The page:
So Dahlberg has written both Expected Column A and Expected Column B. Nicely done, sir!

  8. scatterbrian - Oct 10, 2011 at 4:56 PM

    I remember the 1982 World Series, and I was living in northern California. And I was 9. I remember it because I love baseball, and I particularly love the baseball playoffs. I’ll watch whether my team is still in it or not, or after teams that I think are supposed to win are knocked out. I don’t care if there are marketable stars involved–every team has several players worth watching, especially on the big stage.

    • Lukehart80 - Oct 10, 2011 at 5:18 PM

      Well said. Cardinals’ fans might only remember World Series that included the Cardinals, just like Yankees’ fans might only remember World Series that included the Yankees.

      But baseball fans, even if they have a particular team that they root for, will remember all the World Series that included baseball teams.

    • El Bravo - Oct 10, 2011 at 5:49 PM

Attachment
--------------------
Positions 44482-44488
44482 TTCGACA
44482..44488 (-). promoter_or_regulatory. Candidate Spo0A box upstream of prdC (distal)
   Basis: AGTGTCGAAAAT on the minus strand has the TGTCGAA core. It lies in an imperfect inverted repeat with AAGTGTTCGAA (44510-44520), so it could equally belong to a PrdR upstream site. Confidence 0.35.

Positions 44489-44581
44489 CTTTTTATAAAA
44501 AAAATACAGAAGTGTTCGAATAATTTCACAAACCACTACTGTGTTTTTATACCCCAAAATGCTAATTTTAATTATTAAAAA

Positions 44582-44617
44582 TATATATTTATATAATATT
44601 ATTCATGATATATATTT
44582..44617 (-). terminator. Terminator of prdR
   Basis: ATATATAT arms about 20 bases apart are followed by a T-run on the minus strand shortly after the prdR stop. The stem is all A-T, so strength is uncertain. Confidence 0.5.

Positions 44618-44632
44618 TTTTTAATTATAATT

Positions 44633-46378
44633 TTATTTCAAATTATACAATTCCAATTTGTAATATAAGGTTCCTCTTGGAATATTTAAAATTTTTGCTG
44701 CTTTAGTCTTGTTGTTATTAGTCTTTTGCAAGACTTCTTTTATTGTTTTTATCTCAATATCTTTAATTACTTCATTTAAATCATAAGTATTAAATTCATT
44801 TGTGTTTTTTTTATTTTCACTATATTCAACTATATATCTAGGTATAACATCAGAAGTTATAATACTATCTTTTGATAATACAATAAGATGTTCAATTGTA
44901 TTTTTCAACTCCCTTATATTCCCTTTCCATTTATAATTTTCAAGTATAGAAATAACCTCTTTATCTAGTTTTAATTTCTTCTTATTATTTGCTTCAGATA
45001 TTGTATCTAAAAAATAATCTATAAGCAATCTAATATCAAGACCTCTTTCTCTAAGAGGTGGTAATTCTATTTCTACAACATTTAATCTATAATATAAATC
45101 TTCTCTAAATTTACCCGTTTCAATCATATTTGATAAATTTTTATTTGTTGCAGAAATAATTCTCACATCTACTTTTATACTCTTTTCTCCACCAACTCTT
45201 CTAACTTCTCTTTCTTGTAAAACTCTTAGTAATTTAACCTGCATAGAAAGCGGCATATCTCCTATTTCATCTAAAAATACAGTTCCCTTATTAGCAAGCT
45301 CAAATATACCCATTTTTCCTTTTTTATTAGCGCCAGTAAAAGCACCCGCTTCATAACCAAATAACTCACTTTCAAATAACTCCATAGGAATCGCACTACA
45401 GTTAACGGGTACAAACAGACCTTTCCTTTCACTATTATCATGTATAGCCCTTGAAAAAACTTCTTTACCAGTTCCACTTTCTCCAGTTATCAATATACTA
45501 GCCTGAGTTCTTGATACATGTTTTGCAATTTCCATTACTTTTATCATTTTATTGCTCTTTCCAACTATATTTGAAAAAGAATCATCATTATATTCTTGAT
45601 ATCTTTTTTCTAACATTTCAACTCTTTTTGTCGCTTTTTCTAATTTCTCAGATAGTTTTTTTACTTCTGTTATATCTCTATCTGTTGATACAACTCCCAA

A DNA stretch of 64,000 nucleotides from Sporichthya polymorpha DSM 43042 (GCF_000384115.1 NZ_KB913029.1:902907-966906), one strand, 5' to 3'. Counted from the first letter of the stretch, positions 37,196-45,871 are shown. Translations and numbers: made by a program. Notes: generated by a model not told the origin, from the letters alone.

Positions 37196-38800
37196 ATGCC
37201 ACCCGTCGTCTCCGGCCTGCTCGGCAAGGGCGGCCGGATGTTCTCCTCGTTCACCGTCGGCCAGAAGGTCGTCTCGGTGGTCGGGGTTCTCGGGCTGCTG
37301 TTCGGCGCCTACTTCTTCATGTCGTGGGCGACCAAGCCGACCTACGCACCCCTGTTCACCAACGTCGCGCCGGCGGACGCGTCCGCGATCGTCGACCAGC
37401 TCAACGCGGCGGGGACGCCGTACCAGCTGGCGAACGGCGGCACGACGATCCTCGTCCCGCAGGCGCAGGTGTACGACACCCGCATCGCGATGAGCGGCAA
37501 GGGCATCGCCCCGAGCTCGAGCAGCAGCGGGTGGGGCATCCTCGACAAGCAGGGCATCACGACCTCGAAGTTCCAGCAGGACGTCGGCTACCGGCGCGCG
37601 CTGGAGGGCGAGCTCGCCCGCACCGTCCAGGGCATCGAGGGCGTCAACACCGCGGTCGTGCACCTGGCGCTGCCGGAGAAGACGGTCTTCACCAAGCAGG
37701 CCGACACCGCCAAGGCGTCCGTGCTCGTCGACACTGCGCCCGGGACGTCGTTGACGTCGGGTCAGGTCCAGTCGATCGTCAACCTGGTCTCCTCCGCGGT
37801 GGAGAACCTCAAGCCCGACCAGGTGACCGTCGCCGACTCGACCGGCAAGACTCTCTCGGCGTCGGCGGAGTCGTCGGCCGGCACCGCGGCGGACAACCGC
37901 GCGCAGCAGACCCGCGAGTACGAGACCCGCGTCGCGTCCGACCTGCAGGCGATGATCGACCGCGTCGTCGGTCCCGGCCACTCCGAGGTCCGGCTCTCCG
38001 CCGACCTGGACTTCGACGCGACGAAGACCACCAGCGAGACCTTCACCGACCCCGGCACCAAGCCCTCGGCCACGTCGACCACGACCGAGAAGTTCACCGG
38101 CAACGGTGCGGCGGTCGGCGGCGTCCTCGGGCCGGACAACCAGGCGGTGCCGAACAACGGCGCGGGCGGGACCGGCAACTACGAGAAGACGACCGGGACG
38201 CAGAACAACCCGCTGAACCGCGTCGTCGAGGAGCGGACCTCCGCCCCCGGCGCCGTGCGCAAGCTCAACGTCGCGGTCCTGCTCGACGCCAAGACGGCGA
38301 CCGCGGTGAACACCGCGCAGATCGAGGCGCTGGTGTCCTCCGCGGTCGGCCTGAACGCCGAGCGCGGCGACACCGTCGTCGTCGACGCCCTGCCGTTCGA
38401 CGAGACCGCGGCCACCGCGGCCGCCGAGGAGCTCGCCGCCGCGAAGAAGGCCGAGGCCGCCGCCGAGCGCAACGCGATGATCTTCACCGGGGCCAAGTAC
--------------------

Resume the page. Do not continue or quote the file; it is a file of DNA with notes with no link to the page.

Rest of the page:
F@ckin’ A right.

    • mgflolox - Oct 11, 2011 at 12:56 AM

      Yeah, who’d remember a WS between a bunch of nobodies like Robin Yount, Paul Molitor, Cecil Cooper, Ted Simmons and Gorman Thomas vs, scrubs like Keith Hernandez, Ozzie Smith, Bruce Sutter, Lonnie Smith and George Hendrick. Totally unwatchable, if you ask me.

  9. offseasonblues - Oct 10, 2011 at 8:40 PM

    Clearly Dahlberg doesn’t understand baseball. It’s passed person to person, not via Big Market media campaigns, or catchy songs on Sunday / Monday night.

    The ’82 Series isn’t one I remember well, but the ’79 Series is. I had a long drive on October 5th. I was bummed that the Red Sox weren’t playing, but at least I found a game on the radio. As I listened I was totally transported by the play by play of Blyleven’s performance and thought about my father who taught me how to score as soon as I could read. He passed away early the next morning, but he left behind a baseball fan. I believe I’ve infected my kids, and when the time comes, their kids will be indoctrinated. Screw football.

    —————-

    Go Brewers!

  10. brucewaynewins - Oct 11, 2011 at 9:45 AM

    Personally I feel a good mixture is some major markets, good baseball markets, and its always good to have a small market or two. Cinderella stories make for good ratings and media coverage as do markets with more households. I don’t think you really want all big markets or all small markets.